laughs because she really thinks that
something is funny, or to attract
Are Thelma Uberig and Kersanta
Lipnicki still recovering from the
shock they received in the Dodge the
night of the sleigh ride?
Margaret Brubacher puts us all to
shame with her knowledge of chemistry.
Can it be the extra teaching by Nauga-
tuck Chemicals or are we morons?
Betty Vice will likely join the
W.A.A.F. in ma few years, having had
so many experiences in the uaeroplanen.
Walter Metzger, having completed
his fourth year, has returned to the
4'Square 50" and his egg-grading
Could it be that Donald Huehn has
lost his sense of balance in French class,
or that he just wants Miss Evans to tell
him to use his feet?
Although Helen Voll is one of the
quietest members of our class, when
examinations roll around, Helen is able
to give a very good account of herself.
We wonder why Betty Bechthold has
so many friends . . . could it be be-
cause she always has her homework
You will find Ruth Mulholland with
her ever-faithful friend, Marg. Bru-
bacher, trying to figure out geometry
questions or Latin sentences.
Wlhen Alice is not busy writing very
explicit history notes, she is usually
having a great joke with Mary or Helen.
Twenty years from now when Len
owns '6The Vlfhite Grocery? he will
probably have a department to clean
the glasses of his female customers.
Ross never lets any details pass by
in a history period. Could it be that he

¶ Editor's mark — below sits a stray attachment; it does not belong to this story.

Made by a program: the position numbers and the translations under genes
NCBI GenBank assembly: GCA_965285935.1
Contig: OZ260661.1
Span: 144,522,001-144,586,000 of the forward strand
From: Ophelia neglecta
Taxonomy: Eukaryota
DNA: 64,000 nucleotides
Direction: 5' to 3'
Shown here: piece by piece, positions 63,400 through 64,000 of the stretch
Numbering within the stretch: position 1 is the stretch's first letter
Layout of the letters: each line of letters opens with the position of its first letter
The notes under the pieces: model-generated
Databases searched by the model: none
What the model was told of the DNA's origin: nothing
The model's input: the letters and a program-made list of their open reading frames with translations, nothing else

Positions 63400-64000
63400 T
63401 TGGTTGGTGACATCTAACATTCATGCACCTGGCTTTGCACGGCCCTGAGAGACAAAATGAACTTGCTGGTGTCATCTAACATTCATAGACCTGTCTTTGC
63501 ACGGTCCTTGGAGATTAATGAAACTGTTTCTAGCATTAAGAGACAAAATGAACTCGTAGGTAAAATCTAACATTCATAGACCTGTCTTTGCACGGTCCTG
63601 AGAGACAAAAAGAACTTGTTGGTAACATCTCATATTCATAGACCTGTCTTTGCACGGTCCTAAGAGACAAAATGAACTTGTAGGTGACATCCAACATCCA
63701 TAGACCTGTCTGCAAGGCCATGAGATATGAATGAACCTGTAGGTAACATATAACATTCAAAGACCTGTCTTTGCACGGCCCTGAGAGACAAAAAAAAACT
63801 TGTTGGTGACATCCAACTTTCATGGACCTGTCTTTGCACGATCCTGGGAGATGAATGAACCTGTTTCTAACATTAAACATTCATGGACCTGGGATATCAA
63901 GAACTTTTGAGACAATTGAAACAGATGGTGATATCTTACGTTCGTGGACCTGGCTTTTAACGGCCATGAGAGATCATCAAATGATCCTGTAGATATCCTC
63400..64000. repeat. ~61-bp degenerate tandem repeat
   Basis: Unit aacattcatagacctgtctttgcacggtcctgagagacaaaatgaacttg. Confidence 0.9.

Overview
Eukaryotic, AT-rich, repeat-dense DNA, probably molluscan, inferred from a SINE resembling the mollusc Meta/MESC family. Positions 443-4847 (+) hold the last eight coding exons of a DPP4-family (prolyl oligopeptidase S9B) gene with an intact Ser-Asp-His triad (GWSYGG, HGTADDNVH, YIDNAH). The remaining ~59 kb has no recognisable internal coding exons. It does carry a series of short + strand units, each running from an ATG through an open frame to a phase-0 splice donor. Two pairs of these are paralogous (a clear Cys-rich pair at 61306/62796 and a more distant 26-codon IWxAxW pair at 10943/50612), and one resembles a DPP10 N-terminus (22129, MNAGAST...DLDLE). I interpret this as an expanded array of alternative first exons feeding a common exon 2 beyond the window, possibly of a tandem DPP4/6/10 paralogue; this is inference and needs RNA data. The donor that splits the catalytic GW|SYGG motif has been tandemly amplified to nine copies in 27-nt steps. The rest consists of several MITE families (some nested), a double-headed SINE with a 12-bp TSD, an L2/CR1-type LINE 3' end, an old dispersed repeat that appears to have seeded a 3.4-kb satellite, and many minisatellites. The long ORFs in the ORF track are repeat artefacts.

is planning to be a professor of history
or a politician?
Everyone knows and likes Beverly
Shurly. She's the girl in Grade XII
who likes to help out with school under-
takings whenever help is needed. Her
future? If she decides on a career she'll
probably be a dress designer.
SLIPSTREAM FROM GRADE 10B
Bob Weber, lack Moyer-We hear
that the Stamp Collecting Firm of
Weber, Moyer and Co. is in operation
and ready for business.
Ken Klinlcman - We hear that, Ken
Klinkman is going to be a Latin Pro-
fessor. Tch! Teh!
lolz-n Heinbnch-We wonder why
Jolm is so naughty in school. ls it be-
cause he wishes to attract the teacher's
attention or the attention of a young
lady across the aisle? 1
Clayton H ahn-We wish that Clayton
would pick at least one girl from the
one hundred or so in E.H.S.
Glen Gable-Surely Glen isn't upset
just because the boys were separated
from the girls in English, geography
and history. We don't think there's any
Austin Snyder-Could it be that Aus-
tin got 0 on his math. note book just
because he had math. on one side,
English on the next, and then Defence?
Jack Allgeier-Quoting Jack, 4'Hy,
Joe, gimmie your Latin, eh?,,
Bob Roe-Is it true that Bob enjoyed
himself at the Weiner roast? Could be,
Paul Schmchl-We are certainly glad
Paul is instrumental in keeping the
attendance sheet clear of detentions,
especially in Defence.
Dave Steele -- We wonder why Dave
doesn't change his mind about Air
Cadets after footing those few odd miles
from St. Jacobs to Elmira in the wee
hours of the night.
George Lee-We wonder why '6Duke,
the Gallant Air Cadet" can't lick up on
G. Jupp once.
George fupp-Take it easy, Georgeg
you might beat up on Duke once too
T om Galley-A rumor tells us that
Miss Evans is still teaching Tom the
French verb Maller".
Ken Israel-The only reason we can
think of that Ken is with us this year
is that he didn't like his old classmates.
lim Miller-We wonder why Jim
doesn't get more detentions. Could it